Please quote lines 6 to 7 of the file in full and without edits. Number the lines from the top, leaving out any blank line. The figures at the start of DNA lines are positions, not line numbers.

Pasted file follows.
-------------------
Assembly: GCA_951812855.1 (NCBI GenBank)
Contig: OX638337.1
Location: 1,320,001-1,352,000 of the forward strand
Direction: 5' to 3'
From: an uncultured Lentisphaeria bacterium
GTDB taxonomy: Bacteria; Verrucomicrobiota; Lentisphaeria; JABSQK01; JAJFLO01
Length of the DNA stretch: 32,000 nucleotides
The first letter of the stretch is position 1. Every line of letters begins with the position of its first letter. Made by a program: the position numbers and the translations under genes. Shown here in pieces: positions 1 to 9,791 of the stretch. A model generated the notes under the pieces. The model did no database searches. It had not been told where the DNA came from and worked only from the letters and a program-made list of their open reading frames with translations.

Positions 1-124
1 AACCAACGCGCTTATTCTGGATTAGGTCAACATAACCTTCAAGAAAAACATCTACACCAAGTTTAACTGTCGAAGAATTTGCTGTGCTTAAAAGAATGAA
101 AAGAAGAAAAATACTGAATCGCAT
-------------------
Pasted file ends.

GTDB taxonomy: Bacteria; Verrucomicrobiota; Lentisphaeria; JABSQK01; JAJFLO01
Length of the DNA stretch: 32,000 nucleotides